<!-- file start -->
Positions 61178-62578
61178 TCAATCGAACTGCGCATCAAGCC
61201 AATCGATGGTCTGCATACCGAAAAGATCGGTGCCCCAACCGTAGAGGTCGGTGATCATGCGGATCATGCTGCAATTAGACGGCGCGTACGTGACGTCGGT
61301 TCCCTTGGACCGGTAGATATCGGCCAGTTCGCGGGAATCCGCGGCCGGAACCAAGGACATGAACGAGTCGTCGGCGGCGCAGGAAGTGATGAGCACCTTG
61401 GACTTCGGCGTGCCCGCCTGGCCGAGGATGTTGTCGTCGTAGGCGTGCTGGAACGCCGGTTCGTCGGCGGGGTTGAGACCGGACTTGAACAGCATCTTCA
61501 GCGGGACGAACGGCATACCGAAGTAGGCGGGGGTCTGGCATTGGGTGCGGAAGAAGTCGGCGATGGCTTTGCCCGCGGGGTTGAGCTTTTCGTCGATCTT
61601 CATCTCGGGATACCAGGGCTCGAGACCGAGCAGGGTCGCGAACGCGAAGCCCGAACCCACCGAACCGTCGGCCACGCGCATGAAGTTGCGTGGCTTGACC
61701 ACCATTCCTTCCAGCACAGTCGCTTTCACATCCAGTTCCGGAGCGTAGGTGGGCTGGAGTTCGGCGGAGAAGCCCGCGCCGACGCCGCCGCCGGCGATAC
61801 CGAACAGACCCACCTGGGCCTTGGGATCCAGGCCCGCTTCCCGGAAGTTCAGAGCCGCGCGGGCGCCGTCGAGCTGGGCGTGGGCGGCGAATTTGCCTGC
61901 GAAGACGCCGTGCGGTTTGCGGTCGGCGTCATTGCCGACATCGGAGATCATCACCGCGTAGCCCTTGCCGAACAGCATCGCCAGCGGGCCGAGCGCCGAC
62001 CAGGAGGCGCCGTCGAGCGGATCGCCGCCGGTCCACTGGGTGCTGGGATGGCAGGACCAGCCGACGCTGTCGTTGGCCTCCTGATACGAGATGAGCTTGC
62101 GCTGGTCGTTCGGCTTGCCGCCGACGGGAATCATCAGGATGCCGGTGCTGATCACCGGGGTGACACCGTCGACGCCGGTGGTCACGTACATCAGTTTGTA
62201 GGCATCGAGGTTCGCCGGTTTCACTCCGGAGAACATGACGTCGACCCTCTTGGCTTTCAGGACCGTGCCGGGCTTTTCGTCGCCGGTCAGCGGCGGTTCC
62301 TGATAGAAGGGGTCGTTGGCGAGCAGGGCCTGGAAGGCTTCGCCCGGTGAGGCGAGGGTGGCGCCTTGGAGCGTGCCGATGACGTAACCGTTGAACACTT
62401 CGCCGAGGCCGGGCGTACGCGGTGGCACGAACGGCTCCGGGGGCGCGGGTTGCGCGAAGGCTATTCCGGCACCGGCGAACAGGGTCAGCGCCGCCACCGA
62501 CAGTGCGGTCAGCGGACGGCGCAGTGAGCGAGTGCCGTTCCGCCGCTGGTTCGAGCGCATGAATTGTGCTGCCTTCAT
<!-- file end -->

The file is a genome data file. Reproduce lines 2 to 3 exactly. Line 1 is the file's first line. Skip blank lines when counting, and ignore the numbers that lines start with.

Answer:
61178 TCAATCGAACTGCGCATCAAGCC
61201 AATCGATGGTCTGCATACCGAAAAGATCGGTGCCCCAACCGTAGAGGTCGGTGATCATGCGGATCATGCTGCAATTAGACGGCGCGTACGTGACGTCGGT